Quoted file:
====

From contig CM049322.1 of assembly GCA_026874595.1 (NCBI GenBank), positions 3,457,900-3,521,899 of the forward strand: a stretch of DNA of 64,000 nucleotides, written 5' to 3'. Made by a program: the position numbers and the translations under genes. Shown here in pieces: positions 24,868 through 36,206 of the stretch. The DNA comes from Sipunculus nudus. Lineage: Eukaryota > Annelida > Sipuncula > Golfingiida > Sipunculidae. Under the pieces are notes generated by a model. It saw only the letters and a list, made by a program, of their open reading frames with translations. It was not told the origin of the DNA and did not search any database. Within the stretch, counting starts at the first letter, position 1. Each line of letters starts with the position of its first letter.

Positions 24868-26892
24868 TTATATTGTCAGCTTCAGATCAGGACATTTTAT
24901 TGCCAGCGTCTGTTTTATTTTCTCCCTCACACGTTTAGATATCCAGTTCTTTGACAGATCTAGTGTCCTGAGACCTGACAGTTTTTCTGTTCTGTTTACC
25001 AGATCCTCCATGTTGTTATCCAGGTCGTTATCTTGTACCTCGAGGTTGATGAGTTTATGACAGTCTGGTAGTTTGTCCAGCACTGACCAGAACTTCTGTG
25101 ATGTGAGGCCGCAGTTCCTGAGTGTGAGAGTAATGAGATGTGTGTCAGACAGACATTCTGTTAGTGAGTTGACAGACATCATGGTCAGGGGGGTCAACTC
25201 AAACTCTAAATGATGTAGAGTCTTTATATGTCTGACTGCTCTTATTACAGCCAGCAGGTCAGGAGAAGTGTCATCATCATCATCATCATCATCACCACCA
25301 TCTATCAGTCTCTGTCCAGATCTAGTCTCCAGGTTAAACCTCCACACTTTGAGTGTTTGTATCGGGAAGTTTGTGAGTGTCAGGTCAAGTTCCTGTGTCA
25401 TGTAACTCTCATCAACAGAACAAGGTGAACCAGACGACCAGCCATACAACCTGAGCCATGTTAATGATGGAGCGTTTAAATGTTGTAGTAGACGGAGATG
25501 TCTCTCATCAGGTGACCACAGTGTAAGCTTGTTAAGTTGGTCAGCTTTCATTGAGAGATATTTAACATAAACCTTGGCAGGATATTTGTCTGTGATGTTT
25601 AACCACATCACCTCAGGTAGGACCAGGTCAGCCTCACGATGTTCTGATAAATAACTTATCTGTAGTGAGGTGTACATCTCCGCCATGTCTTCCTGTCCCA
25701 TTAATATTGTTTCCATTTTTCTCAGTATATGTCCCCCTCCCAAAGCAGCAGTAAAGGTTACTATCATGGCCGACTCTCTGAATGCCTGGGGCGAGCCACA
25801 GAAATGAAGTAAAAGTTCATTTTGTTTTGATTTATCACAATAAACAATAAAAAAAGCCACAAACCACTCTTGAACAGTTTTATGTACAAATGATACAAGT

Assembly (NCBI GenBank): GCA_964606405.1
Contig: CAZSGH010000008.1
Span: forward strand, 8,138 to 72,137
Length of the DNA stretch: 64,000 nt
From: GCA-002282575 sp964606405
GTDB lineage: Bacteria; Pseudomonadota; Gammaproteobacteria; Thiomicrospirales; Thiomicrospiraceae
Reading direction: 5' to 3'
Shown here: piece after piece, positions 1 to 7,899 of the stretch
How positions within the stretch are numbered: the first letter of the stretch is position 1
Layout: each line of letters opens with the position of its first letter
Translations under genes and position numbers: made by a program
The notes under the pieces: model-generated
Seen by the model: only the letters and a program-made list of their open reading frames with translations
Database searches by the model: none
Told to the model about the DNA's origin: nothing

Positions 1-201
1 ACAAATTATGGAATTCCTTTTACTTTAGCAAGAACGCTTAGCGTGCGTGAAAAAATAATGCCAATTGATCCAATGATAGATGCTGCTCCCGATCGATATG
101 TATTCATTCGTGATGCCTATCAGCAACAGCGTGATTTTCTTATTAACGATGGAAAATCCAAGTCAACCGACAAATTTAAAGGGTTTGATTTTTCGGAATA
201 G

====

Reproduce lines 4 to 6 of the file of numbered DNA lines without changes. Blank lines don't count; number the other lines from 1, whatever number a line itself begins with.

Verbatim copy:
24901 TGCCAGCGTCTGTTTTATTTTCTCCCTCACACGTTTAGATATCCAGTTCTTTGACAGATCTAGTGTCCTGAGACCTGACAGTTTTTCTGTTCTGTTTACC
25001 AGATCCTCCATGTTGTTATCCAGGTCGTTATCTTGTACCTCGAGGTTGATGAGTTTATGACAGTCTGGTAGTTTGTCCAGCACTGACCAGAACTTCTGTG
25101 ATGTGAGGCCGCAGTTCCTGAGTGTGAGAGTAATGAGATGTGTGTCAGACAGACATTCTGTTAGTGAGTTGACAGACATCATGGTCAGGGGGGTCAACTC